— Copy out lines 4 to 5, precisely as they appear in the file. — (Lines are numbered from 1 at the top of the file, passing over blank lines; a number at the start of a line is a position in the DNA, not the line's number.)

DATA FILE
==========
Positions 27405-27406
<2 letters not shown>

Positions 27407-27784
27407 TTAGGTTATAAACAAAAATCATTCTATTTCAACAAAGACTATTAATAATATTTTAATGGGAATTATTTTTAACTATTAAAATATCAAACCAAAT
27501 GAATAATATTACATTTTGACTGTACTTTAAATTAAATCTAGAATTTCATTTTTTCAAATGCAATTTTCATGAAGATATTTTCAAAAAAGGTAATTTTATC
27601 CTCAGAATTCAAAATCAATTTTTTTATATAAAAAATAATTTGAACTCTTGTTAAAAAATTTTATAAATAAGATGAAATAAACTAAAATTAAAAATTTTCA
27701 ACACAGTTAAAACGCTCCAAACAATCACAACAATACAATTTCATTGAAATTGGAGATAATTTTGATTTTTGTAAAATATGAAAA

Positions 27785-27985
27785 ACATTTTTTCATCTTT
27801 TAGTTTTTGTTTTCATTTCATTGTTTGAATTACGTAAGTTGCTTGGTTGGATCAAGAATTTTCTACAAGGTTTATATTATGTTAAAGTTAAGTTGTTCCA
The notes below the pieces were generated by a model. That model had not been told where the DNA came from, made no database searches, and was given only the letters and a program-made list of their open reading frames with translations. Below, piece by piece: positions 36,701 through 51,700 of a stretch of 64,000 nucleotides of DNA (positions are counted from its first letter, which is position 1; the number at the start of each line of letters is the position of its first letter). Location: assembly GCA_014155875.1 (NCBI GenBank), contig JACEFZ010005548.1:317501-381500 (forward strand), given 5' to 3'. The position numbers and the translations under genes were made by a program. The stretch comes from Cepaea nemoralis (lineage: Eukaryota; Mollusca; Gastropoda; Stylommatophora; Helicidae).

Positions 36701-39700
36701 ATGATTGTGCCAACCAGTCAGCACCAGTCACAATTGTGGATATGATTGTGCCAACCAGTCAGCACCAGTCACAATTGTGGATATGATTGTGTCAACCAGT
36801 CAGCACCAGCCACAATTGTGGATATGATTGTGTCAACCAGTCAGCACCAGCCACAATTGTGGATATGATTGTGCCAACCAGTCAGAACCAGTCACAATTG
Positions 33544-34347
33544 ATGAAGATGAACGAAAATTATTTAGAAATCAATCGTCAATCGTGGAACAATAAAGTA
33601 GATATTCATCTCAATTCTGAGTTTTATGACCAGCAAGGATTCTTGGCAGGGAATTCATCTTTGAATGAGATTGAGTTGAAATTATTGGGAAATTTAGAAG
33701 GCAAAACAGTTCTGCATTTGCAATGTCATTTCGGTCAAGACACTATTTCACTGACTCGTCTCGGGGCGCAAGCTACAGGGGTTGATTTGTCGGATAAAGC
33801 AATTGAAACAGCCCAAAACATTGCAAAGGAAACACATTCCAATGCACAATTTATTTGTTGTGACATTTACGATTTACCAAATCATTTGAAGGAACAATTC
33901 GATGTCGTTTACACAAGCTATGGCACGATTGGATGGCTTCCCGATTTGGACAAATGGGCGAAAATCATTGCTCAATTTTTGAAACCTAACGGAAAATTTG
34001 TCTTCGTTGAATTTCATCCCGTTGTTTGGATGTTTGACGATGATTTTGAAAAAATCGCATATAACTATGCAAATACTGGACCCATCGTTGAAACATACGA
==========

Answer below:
27407 TTAGGTTATAAACAAAAATCATTCTATTTCAACAAAGACTATTAATAATATTTTAATGGGAATTATTTTTAACTATTAAAATATCAAACCAAAT
27501 GAATAATATTACATTTTGACTGTACTTTAAATTAAATCTAGAATTTCATTTTTTCAAATGCAATTTTCATGAAGATATTTTCAAAAAAGGTAATTTTATC